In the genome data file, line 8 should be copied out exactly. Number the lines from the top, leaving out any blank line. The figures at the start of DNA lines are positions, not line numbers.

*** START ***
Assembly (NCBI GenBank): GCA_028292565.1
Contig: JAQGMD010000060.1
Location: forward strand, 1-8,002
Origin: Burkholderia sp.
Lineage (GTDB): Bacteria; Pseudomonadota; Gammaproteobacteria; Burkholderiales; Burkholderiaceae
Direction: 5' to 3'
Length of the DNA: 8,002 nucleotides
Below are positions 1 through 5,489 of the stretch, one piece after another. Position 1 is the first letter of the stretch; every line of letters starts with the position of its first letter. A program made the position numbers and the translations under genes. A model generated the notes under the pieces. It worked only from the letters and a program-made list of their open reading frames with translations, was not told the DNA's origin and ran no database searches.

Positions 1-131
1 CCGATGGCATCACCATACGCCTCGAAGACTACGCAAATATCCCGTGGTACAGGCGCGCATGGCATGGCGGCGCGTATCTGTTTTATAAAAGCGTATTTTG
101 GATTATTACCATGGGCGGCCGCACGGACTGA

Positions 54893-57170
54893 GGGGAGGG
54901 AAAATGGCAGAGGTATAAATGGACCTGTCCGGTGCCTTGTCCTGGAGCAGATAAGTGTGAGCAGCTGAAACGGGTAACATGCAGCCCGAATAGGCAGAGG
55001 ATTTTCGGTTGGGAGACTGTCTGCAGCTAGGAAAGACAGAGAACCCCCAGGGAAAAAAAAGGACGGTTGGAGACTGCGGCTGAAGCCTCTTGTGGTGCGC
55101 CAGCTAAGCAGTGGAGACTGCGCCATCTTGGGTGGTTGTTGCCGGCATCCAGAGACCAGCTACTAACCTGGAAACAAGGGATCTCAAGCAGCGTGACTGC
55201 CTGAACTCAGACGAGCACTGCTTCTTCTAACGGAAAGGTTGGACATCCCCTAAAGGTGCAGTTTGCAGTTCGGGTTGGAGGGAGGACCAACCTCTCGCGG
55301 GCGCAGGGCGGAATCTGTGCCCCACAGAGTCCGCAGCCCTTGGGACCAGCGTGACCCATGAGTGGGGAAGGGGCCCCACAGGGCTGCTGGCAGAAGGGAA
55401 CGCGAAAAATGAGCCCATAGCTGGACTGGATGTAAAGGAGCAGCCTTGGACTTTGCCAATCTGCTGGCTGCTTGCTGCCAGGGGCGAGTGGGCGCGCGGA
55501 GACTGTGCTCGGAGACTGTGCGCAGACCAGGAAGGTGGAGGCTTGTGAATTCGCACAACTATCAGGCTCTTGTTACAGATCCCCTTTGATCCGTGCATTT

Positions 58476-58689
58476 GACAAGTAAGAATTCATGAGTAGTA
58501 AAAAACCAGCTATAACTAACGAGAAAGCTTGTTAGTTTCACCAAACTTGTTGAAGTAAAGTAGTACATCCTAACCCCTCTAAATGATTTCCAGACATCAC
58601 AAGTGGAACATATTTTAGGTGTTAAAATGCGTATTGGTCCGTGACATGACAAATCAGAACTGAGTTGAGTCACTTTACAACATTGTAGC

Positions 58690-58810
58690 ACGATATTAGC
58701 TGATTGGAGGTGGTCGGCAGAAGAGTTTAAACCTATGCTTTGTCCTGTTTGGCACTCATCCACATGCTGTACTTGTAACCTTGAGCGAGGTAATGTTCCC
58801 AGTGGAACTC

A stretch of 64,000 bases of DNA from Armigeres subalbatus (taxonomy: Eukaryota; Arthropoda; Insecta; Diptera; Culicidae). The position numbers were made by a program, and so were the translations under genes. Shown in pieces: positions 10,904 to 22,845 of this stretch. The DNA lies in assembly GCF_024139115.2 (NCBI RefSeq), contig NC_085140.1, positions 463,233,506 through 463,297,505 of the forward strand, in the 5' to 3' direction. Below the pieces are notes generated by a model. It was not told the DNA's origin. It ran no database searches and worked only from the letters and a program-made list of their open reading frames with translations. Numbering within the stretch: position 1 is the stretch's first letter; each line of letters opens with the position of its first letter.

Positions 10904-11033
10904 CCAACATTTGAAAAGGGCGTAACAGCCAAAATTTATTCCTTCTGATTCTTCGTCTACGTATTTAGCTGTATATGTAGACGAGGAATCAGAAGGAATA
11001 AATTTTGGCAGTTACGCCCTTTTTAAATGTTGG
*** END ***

Below are positions 1 through 5,489 of the stretch, one piece after another. Position 1 is the first letter of the stretch; every line of letters starts with the position of its first letter. A program made the position numbers and the translations under genes. A model generated the notes under the pieces. It worked only from the letters and a program-made list of their open reading frames with translations, was not told the DNA's origin and ran no database searches.